some people think it's morally wrong to inhale one chemical versus another(can't see why, but i'll accept it), so that's a downfall of the bill. but it also allows people who disagree with those people to do as they like as long as they don't infringe on other's rights(the bill will almost certainly include a clause preventing those under the influence of the drug to use motor vehicles, or weapons, or anything else that they cannot effectively use), so that's a plus to the bill. the economic arguement shows that it will increase government revenues, and with california's government that will most likely equate to a tax cut for most americans rather than increased government spending, obviously a plus in most peoples' minds.

    and besides, this is america. what you think is morally right and wrong should not limit what i'm allowed to do as long as what i'm doing doesn't hurt you. i should be allowed to smoke tobacco and get lung cancer in my own home, or my car(if it doesn't impede my driving), or outside away from public spaces. similarly i should be allowed to use cannabis despite any of your moral disagreements with it. i have a personal disagreement with homosexuality, i could never be gay. but that doesn't mean i have the right to restrict gay marraige. if i_feel_tiredsleepy has a life partner that he wants to marry, i'm sure as hell not gonna get in his way.

    p.s. as you can probably tell i was quite the proponent of good ol' mary jane back in the day
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  7. #6  
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    Quote Originally Posted by i_feel_tiredsleepy
    A liberal society should tolerate the right of others to engage in any behavior which doesn't harm others.
    A liberal person should tolerate other persons, you mean. Society should tolerate that which doesn't harm itself, society. Individuals and societies are different sorts of entity, whose needs/rights are sometimes incompatible. For example patronizing private health care, where public health care exists, undermines the public system (society)... though this behaviour harms no one individual.

    Which do you put first? I guess Americans would put the individual ahead of society.

    ***

    I wonder how regulating cannabis might resolve in the long term? In Canada, we have cigarettes and gambling regulated/taxed and earning significant government revenue. The former is discouraged and basically getting eradicated by attrition. The latter is encouraged; arguably the dumb machine of government now does more harm by this than the profit of gambling revenue offsets. Could marijuana eventually become a source of profit governments depend on?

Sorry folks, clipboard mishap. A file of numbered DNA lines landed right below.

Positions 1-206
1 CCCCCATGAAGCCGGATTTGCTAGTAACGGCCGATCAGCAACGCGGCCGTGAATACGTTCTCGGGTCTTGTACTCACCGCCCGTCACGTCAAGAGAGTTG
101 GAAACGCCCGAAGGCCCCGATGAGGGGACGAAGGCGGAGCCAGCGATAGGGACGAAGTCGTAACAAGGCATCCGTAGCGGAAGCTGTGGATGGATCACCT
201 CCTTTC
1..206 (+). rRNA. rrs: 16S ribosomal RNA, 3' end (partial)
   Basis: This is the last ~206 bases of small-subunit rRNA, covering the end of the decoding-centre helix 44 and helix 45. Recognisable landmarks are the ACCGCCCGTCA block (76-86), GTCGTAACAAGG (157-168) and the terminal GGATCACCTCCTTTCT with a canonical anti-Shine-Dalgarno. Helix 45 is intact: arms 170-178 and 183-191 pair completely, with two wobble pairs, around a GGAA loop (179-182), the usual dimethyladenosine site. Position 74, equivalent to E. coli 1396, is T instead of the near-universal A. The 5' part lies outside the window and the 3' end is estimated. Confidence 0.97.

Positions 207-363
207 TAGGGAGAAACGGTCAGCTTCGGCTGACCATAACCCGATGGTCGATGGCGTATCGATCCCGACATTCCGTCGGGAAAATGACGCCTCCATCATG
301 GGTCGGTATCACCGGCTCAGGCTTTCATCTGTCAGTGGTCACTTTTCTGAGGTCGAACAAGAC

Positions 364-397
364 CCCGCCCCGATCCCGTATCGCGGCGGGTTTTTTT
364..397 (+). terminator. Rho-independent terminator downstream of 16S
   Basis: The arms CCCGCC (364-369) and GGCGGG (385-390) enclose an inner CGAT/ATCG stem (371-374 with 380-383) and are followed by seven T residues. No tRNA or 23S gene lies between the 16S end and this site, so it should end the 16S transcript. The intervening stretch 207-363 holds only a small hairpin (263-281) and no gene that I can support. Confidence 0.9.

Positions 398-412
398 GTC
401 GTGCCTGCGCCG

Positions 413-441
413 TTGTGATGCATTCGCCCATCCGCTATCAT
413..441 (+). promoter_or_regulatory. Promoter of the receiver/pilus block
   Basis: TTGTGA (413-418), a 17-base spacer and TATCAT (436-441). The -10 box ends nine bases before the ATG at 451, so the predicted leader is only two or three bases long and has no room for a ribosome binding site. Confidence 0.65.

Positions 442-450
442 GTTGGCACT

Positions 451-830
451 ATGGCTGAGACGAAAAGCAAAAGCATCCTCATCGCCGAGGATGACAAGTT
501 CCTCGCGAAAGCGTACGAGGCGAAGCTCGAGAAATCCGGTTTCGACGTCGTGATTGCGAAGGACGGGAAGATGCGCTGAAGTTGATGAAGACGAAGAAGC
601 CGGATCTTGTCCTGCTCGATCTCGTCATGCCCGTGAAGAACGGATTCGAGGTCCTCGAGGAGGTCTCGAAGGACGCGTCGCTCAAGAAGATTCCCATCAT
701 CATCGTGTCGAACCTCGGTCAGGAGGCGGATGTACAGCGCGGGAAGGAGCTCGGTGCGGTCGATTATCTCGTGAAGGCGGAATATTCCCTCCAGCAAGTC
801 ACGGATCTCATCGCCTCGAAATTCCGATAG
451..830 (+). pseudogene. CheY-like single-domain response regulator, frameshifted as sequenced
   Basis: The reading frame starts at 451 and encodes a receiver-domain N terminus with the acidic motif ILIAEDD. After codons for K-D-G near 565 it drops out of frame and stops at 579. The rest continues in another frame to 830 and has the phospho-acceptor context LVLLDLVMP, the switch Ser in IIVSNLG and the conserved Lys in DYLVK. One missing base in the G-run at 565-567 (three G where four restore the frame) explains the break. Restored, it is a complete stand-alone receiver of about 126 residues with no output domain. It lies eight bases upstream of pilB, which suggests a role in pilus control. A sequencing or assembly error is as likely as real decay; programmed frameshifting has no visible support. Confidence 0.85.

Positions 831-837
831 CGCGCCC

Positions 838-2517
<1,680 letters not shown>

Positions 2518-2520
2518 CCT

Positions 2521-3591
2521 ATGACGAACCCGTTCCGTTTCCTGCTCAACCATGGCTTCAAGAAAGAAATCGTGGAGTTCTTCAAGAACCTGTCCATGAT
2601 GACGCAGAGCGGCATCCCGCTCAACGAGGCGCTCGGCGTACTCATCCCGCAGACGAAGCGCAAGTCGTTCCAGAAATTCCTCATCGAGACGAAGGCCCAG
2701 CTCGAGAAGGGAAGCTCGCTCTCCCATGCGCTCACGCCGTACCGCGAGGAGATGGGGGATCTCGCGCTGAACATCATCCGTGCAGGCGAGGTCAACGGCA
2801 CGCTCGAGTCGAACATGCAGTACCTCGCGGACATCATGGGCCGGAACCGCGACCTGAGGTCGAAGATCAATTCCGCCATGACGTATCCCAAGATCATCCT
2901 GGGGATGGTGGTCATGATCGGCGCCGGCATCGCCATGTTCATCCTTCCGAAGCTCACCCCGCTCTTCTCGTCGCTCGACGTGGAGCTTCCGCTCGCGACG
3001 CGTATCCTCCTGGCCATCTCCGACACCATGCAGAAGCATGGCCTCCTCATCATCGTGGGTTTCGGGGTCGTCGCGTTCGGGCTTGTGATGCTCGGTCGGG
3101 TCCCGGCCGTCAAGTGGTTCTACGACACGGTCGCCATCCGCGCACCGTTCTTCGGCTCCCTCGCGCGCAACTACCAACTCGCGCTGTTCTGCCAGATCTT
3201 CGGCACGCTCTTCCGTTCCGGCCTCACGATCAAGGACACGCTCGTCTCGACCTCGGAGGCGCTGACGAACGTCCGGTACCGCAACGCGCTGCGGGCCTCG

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    in order to make that much we would have to become in short... a stonerocracy. i think there would be more problems with that than worries about government's economic dependance on the product.
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    It will probably end up like prohibition for a while. Half the fun of smoking weed is just knowing it is illegal, so whether they admit it or not, even weed smokers are tempted to vote against legalizing it so the fun won't be over.

    What interests me about legalizing it is that hemp would become legal along with it. I like that it grows strong fibers without needing to take half a century to reach maturity like trees do. So, maybe we won't always be wanting to cut down all our forests. I'm not sure how reliable all the claims about its great abilities, like being a fuel, and paper substitute are though. At least it makes good ropes.
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    i'm not sure how you would process it, but the leaves do have the same texture as paper if you grow them in the right conditions. and from experience i can tell you that the hemp rope isn't the strongest substitute for other materials in the world, but it is adequate for many purposes and grows in as little as four months rather than a couple decades like many trees.

    bamboo is about as effective as hemp in that respect though.

    i never understood why hemp was illegal, coca leaves were used in coca cola even after cocaine was made illegal(don't know if they still are, anybody know?).
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    Quote Originally Posted by saul
    i never understood why hemp was illegal...
    http://en.wikipedia.org/wiki/Legal_h..._United_States




    Quote Originally Posted by saul
    coca leaves were used in coca cola even after cocaine was made illegal(don't know if they still are, anybody know?).
    http://en.wikipedia.org/wiki/Coca-Cola_formula

    To this day, Coca-Cola uses a United States license to purify the coca leaf for medicinal use.[2]

    Because cocaine is naturally present in coca leaves, today's Coca-Cola uses "spent," or treated, coca leaves, those that have been through a cocaine extraction process, to flavor the beverage. The coca leaves are imported from countries like Peru and Bolivia, and they are treated by chemical company Stepan, which then sells the de-cocainized residue to Coca-Cola.[3] Some contend that this process cannot extract all of the cocaine alkaloids at a molecular level, and so the drink still contains trace amounts of the stimulant.[1][4] The Coca-Cola Company currently refuses to comment on the continued presence of coca leaf in Coca-Cola.[5][6]